“A dream fulfilled is a tree of life”, but even healthy trees need maintenance.  I want to encourage you to support the dreamers – beforehand, and when the rubber hits the road.

Never Too Late

I’ve just been reading about Anna – someone who saw Jesus when He was a baby.  There are just three verses in the Bible devoted to her, and here’s what I saw in them.

Let’s think about the Jews for a minute.  They’re waiting for their Messiah (literally God’s anointed One) to be a Deliverer for them.  So, if you’d been waiting all your life for this Messiah, praying to God and going without food sometimes – if waiting for Him was the purpose of your life, when you actually got to see Him, wouldn’t that just be the pinnacle of everything you’d hoped for and dreamed of – the very best moment of your life, the one all those other moments had been leading to?  Not surprising that Anna thanked God and spoke about Jesus (Luke 2:38).

But here’s the thing about Anna:  She was very old.  I’m not really sure how old she was.  The translation I read says she had been married for seven years and then was a widow for eighty-four (Luke 2:36-37).  People married young in those days, so if she married at fourteen, that would put her at a hundred and five.  Another translation says she was a widow until she was eighty-four (Luke 2:37).

Whether she was eighty-four or a hundred and five doesn’t really matter.  The point is, she saw the baby Jesus when she was very old.  The pinnacle of her ministry, the very best part, came when she was over eighty – perhaps over a hundred!  Wow!  It’s never too late to serve God, and don’t be surprised if the best part is yet to come.

My friend Becky has also written a post about Anna this month, if you’d like to read it.

31 Days of Song: “Show the Way”

I don’t know whether Kim Hill will ever read this, but I must apologise to her if she does because when I first heard her voice, I didn’t know whether she was a man or a woman!  And the name Kim wasn’t much of a giveaway either.  Again with her it was difficult to choose a song, but this one was in my head this morning – one I’ve always liked.

 

Do you sometimes think it’s silly to follow your dreams because something’s bound to happen to derail them?  Well, this is an invitation to ignore those fears and just live the best you can.  There’s a quote one of my friends has on her Facebook profile.  I don’t know where it came from, but we both love it.  “Be realistic … demand the impossible.”

Living the Dream

Ten years ago I had a dream.  I was in my 20s then.  Maybe you’ll think it was a stupid dream; so yes, you can laugh and yes, you can tell me I should have known better, but here goes:  My dream was to be a chaplain to the Formula One drivers – to travel with them, and organise a short worship-service they could come to really early on Sunday mornings before all the busyness of race-day started.

 

I didn’t talk about it to family or friends.  I guess I knew they wouldn’t take me seriously, but I did write it in a letter once.  I’d just got in-touch with an organisation called Christians in Motorsport, and I’d had a couple of phone-conversations with the guy behind it, so I wrote and told him what I wanted to do with my life.  Predictably, he replied that a woman being chaplain to male F1 drivers was out of the question, but we kept in-touch.  Eventually the organisation voted in someone else as chairman, and I decided to step back from it.  So, end of story?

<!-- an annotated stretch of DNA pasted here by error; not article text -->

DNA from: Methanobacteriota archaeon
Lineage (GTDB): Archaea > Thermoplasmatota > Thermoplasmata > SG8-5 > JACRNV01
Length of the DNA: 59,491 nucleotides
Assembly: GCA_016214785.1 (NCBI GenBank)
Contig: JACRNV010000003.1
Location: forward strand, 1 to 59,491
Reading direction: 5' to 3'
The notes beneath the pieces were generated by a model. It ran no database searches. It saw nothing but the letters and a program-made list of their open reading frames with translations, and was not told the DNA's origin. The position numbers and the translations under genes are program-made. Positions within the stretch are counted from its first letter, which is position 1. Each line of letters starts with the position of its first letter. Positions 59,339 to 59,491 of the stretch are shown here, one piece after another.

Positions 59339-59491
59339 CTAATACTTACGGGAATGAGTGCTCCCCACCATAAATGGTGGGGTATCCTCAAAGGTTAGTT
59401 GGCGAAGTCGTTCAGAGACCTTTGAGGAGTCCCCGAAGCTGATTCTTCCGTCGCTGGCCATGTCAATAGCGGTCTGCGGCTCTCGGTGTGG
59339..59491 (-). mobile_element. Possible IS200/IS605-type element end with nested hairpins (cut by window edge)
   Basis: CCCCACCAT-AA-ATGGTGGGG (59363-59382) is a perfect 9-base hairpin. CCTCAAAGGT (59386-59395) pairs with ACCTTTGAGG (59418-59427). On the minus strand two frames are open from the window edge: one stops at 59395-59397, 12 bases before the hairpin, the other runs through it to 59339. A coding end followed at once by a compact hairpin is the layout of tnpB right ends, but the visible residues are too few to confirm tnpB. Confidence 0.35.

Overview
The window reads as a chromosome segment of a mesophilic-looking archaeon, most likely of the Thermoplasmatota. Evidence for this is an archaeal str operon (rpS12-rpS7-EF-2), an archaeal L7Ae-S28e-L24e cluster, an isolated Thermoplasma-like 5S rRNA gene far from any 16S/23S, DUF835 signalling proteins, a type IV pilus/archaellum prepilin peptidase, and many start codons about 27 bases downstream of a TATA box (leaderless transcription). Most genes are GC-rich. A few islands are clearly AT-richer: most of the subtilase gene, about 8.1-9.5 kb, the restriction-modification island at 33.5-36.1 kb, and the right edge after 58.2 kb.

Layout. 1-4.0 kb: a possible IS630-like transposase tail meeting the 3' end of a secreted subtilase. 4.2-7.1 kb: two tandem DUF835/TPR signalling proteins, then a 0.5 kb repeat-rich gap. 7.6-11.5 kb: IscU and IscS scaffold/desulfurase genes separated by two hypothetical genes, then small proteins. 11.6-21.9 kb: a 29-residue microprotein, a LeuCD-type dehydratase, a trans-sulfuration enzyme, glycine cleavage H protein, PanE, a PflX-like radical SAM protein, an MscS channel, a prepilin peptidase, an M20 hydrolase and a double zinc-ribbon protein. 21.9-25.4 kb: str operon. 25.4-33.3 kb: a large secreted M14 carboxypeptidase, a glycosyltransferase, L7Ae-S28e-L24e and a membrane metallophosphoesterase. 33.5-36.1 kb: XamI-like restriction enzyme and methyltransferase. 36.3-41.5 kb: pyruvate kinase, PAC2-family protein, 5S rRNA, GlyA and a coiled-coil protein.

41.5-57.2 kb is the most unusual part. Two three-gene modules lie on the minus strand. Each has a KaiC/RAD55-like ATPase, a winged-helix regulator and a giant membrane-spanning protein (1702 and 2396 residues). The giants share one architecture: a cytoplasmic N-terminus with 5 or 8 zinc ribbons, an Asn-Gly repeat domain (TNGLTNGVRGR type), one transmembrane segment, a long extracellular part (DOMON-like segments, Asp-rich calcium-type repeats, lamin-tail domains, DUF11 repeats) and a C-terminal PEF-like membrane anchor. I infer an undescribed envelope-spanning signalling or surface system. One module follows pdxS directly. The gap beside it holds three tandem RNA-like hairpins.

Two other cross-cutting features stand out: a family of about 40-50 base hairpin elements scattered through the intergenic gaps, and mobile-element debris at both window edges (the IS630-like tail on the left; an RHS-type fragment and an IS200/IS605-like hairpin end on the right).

Let me tell you what happened today.  A certain driver didn’t have a great qualifying.  People have said in race-commentaries that he’s had problems in his personal life, and he sounded very dejected after the session today.  I felt I really wanted to send him my favourite Bible-verse (Jeremiah 29:11) about the plans God has to give us hope and a future.  Lots of celebrities are on Twitter now, so I was able to write just a couple of sentences, telling him God had good plans for his life.

 

Then it dawned on me that I was doing exactly what I wanted to be doing ten years ago.  I wasn’t getting paid for it; I wasn’t travelling the world or talking with drivers face-to-face as I’d imagined, but I was encouraging one of them to think about God in his situation.

 

So, it wasn’t a stupid dream:  The way I wanted to live it out might have been stupid and totally impractical, but God had it all in-hand.  How was I to know that in 2013, social media would make it so easy to interact with people who before would have been out of my reach?

 

Are there any dreams you’ve had that you thought would never happen?  What if you’re wrong?

Part of the Plan

Holley asked us to write this week about what brings us joy, particularly relating to our God-sized dream.  Of course, if they’re related to a God-sized dream, they’ll be Godly things – not things that contradict His Word.  I had one of the most joyful days on Monday, as I sat in a café for 2 hours, having lunch and talking with one of my most treasured friends.  Some of you reading this may think:  That brings happiness, not joy, but I’d argue the opposite.  You see, spending quality time with this friend twice in a month is something I could only have dreamed of a few years ago.  It’s precious, and I’m super-grateful to God for it.